Turkey has launched an investigation into a Dutch diplomat believed to have worked in Turkey as a spy, according to pro-government news channel aHaber and the Akşam and Sabah dailies.
The Dutch man, known only by the initials A.Z., is reportedly in Turkey on a diplomatic passport.
aHaber reported that he was in Turkey to investigate links between the Turkish government and radical Islamist terror organization the Islamic State in Iraq and the Levant (ISIL) and the Turkish operation in the Afrin province of northwestern Syria. The news station published footage that appears to be from surveillance cameras in Taksim Square in the center of İstanbul. The photos show a man greeting two other men, talking for a time and then walking off together.
According to the two newspapers, Turkey’s National Intelligence Organization (MİT) has been following the Dutch national for some time. The newspapers published a picture of two men talking to each other in a restaurant and reported that the Dutch man also worked in Afghanistan, attended meetings with members of the Syrian opposition and gave large sums of money to informants.
The Erdoğanist Sabah daily said the Dutch man intended “to distribute false information” about the relationship between Turkey and ISIL. The Turkish media reported that the Turkish government asked the Netherlands for clarification.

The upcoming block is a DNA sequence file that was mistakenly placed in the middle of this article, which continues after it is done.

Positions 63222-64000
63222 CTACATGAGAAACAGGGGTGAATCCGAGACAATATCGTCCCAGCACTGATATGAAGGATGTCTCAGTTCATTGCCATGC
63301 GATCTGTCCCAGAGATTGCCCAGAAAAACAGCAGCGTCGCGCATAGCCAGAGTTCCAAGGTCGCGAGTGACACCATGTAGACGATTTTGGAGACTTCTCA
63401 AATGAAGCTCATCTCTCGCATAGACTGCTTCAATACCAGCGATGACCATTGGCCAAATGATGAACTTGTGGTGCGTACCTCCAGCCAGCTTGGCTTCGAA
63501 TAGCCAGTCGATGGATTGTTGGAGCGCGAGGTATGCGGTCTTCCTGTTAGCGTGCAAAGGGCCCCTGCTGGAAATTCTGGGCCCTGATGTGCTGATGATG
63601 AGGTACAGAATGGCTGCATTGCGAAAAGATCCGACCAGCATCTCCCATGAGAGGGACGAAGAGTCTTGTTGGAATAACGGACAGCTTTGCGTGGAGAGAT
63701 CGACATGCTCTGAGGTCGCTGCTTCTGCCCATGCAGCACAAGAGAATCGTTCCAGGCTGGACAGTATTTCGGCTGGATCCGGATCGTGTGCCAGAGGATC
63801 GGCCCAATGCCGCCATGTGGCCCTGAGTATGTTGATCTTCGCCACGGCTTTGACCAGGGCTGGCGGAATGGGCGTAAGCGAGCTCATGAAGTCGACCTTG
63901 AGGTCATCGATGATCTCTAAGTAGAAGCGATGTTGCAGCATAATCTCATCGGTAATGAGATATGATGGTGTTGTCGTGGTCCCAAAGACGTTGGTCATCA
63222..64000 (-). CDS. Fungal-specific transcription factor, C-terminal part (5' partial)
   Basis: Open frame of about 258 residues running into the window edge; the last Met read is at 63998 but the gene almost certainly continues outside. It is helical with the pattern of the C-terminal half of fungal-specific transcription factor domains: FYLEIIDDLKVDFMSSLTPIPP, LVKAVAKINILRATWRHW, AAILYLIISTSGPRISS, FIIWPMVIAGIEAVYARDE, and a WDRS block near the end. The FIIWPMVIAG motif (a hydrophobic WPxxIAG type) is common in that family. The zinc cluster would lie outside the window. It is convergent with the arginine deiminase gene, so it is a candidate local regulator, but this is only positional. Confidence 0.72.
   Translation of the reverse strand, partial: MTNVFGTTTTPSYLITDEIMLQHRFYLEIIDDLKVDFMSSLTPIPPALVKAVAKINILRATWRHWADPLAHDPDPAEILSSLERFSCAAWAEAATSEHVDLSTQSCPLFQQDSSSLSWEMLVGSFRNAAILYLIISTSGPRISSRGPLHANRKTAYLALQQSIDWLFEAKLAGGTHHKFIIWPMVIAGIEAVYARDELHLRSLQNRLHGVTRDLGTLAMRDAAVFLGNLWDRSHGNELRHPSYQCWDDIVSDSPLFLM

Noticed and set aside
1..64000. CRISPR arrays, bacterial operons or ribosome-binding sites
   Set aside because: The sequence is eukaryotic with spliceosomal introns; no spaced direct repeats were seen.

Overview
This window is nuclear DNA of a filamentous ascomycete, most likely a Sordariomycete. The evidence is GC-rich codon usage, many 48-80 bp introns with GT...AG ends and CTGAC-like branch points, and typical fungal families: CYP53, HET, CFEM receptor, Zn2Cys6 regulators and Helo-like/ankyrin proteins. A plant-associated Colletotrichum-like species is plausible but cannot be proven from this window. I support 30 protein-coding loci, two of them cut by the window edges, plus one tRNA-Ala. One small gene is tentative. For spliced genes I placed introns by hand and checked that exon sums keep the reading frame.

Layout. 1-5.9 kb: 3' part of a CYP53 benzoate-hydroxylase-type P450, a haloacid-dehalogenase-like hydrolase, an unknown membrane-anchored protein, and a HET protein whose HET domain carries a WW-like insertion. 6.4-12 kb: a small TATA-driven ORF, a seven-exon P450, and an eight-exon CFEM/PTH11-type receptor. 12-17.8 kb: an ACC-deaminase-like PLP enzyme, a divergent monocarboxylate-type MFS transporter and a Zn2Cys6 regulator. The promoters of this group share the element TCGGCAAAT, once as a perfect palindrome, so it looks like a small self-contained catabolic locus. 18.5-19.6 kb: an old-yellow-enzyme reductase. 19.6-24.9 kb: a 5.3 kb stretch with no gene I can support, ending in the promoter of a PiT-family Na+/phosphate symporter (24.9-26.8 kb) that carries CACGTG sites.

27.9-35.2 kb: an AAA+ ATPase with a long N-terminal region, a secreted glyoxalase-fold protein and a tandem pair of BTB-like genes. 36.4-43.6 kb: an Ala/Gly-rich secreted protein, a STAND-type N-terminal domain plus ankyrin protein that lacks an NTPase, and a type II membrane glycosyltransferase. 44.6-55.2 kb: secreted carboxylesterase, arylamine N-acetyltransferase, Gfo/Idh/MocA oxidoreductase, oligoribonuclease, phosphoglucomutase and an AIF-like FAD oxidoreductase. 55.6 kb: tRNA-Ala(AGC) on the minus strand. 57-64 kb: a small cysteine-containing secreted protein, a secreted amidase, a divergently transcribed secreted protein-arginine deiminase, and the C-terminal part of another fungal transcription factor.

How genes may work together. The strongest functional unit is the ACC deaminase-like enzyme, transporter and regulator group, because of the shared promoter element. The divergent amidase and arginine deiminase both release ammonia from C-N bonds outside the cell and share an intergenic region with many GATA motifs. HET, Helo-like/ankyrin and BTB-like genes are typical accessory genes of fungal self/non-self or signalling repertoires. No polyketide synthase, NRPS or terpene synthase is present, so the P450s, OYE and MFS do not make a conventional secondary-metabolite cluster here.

aHaber works under the direction of the Turkish government and autocratic Turkish President Recep Tayyip Erdoğan. The Akşam and Sabah dailies are also known as staunchly pro-government newspapers.
On Tuesday, the Dutch national accused of being a “spy” has left Turkey “for his own safety,” the Dutch Ministry of Foreign Affairs has stated. The ministry said the unidentified individual “worked at the Dutch Consulate General in İstanbul and was also responsible for regional activities,” the RTL Nieuws TV channel reported.
The relationship between the Netherlands and Turkey has been in a state of diplomatic crisis since March of last year. The Netherlands refused a landing permit to a plane carrying Turkish Foreign Minister Mevlüt Çavuşoğlu, who was scheduled to speak at a meeting in Rotterdam as part of the ruling Justice and Development Party’s (AKP) campaign for a referendum on the system of governance on April 16, 2017.
Dutch authorities also barred Family Minister Fatma Betül Sayan Kaya from entering the Turkish Consulate residence in Rotterdam. She was forced to remain in her vehicle for hours before being expelled to Germany for the same reason.
The incidents drew harsh criticism from Ankara, and the Foreign Ministry asked the Dutch ambassador to Turkey, who was out of the country on leave, not to return “for a while.” Nearly a year later, the Dutch Foreign Ministry has formally withdrawn its ambassador to Turkey.
Turkey also withdrew its ambassador to The Hague, and talks to resolve the crisis became deadlocked in January. Tensions increased in February when the Dutch parliament recognized the Armenian genocide.